Eventually, the rain subsided and we walked to the Bridge Over the River Kwai about a kilometer away. (If anybody’s wondering why I can’t just say the River Kwai Bridge or something, it’s because I can’t. Everybody calls it the Bridge Over the River Kwai, no doubt because of the movie, so I’m joining the bandwagon. Deal with it.) The Bridge, no, the entire railway, for that matter, was supposedly built by POWs back in the Second World War, The Object’s own grandfather being one of them. It’s a rather sad bit of history, actually, and I’m not about to go into a lengthy account of it in here. It’s much too depressing. The view was stunning, however, and the air was cool and pleasant.


A train came by while we were on the bridge and it was quite scary. I had a picture in my head of the bridge collapsing with the weight of the train and all the tourists and we will all plummet into the river and I’d come face to face with an animal larger than myself. Ahhh…to have such an imagination.


But once again, I digress. The Object and I made it to the other side of The Bridge (in one piece) and wandered away from all the tourists. We peered through cages of exotic birds, among them peacocks, and made our way to a grassy spot on the riverbank where we sat for a while and took in more calmness and fresh air. I honestly did not know how much more serenity I could take, but The Object seemed quite contented so I found myself relaxing little by little.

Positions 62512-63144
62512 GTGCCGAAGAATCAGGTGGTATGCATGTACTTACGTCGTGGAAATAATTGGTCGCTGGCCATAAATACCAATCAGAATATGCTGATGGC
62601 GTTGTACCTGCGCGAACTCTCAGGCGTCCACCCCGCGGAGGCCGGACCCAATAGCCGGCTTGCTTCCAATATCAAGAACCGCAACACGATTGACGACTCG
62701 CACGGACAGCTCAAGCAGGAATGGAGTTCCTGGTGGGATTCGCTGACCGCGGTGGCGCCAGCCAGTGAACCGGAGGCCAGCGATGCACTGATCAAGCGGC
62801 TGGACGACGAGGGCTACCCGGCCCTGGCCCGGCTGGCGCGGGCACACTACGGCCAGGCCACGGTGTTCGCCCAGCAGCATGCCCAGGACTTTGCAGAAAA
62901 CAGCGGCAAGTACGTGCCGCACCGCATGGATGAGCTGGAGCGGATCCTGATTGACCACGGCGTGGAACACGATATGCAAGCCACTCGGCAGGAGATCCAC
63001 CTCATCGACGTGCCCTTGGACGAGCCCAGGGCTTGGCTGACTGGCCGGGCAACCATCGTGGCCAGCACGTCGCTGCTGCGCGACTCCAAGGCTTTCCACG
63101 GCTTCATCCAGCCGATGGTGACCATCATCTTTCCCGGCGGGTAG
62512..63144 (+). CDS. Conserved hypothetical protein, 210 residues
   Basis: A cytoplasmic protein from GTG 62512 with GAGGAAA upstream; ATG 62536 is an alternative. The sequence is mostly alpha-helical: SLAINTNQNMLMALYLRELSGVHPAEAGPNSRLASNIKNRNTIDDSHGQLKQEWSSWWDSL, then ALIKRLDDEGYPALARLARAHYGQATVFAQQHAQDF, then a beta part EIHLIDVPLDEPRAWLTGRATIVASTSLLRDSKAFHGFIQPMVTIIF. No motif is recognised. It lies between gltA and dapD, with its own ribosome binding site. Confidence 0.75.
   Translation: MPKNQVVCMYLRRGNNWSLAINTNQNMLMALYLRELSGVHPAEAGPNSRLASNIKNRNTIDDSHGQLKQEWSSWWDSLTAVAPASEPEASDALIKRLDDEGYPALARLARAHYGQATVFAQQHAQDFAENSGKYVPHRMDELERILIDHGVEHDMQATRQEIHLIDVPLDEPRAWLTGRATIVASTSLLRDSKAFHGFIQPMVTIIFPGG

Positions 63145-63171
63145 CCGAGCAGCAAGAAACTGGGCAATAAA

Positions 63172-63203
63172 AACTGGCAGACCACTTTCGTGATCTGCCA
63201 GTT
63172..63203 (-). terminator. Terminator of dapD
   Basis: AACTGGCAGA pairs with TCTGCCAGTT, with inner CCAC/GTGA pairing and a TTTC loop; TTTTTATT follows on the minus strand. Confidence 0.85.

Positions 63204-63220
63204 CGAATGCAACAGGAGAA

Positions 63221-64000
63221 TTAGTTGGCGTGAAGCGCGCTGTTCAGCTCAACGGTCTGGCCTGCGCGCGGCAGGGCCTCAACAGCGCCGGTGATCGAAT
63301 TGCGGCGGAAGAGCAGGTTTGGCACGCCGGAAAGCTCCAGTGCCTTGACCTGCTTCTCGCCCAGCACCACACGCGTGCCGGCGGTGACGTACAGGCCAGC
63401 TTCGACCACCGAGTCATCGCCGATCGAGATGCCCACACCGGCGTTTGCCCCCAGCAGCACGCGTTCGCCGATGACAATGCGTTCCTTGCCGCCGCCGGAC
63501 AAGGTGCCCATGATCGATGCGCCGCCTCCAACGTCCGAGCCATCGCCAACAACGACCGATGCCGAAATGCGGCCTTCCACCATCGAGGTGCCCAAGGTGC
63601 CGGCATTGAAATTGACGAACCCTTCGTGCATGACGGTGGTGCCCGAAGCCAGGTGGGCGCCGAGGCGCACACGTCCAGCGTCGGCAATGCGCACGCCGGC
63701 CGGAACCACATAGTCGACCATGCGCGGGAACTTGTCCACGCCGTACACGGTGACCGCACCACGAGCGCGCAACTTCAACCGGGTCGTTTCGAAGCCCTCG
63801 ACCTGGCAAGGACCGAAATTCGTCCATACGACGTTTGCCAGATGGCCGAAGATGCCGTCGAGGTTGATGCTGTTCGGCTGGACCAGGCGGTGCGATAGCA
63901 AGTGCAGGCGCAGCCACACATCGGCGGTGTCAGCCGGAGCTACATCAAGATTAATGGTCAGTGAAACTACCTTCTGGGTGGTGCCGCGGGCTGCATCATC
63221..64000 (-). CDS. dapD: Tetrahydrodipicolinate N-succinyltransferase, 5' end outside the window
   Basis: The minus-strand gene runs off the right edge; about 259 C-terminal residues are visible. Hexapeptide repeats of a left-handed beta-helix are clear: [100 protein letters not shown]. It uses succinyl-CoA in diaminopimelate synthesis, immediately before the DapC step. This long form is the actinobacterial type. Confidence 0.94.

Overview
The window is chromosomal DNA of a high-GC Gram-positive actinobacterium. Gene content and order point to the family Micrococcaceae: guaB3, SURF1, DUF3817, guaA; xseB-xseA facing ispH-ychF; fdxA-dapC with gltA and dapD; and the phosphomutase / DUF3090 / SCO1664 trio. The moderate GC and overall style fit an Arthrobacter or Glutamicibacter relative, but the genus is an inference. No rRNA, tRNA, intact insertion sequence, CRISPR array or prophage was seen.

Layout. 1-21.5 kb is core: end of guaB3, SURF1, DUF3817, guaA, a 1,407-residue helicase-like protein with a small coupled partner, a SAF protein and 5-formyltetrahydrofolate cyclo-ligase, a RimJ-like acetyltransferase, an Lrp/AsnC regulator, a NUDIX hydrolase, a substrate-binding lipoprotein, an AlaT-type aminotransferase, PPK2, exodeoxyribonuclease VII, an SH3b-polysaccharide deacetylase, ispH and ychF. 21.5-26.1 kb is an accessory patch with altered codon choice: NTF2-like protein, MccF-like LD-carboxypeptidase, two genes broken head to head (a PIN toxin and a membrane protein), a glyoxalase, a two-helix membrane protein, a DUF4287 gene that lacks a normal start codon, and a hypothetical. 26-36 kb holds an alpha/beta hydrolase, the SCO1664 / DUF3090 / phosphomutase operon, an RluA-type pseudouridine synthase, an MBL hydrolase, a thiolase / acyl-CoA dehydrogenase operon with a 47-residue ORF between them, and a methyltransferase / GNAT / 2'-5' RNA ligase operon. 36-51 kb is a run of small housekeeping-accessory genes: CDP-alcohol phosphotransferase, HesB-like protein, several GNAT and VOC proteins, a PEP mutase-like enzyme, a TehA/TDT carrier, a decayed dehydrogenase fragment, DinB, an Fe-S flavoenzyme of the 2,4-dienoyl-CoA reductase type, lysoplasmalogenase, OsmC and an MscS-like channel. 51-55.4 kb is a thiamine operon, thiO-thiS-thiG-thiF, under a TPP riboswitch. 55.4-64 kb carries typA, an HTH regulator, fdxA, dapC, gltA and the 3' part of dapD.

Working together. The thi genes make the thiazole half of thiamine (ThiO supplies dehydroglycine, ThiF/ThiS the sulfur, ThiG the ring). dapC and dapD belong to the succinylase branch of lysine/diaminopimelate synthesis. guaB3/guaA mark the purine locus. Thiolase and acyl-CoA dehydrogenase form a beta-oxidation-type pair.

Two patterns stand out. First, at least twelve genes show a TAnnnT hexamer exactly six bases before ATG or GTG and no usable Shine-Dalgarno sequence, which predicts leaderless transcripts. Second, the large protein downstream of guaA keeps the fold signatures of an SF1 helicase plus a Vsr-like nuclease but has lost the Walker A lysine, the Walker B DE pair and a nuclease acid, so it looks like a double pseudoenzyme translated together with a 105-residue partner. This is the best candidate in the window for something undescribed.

We were back on our little house boat before sunset. I showered, put on the ridiculously expensive dress I got conned into buying in Phuket, and settled on the veranda to watch the sunset. I was disappointed when I didn’t see a spectacular one. The Object was tired and wanted to rest for a bit. I did a bit of writing and amused myself by listening to our next-door neighbor going at it (you get the picture), watching the floating restaurants go past, and vainly hoping for a reptile to make an appearance. Eventually, the novelty wore off and I was bored out of my eyeballs. It was useless trying to talk to The Object because he was half-asleep and rather unresponsive, the way people who are between consciousness and unconsciousness are. The silence was deafening. I hated it because I found myself thinking of things that I did not want to think about, like where the relationship was going, how scared I was about falling, where my life was going, etc. My thoughts were too serious, too intense. I wanted to avoid that because when I think, the floodgates open and I start baring my soul, potentially humiliating myself. I think I must have, a little. I certainly know I asked a lot of questions. I can only hope that The Object really was half-asleep and therefore can’t remember much of the conversation that night. Finally, I was able to rouse him enough to convince him that he was hungry enough to walk to town with me for dinner. I found a used bookstore and the German owner gave me a discount because, according to him, I was the prettiest girl he’s seen for a long time. I didn’t know how true that was but I couldn’t complain. After dinner, we gave our next-door neighbors a run for their money. (Sorry, I couldn’t help squeezing that in.)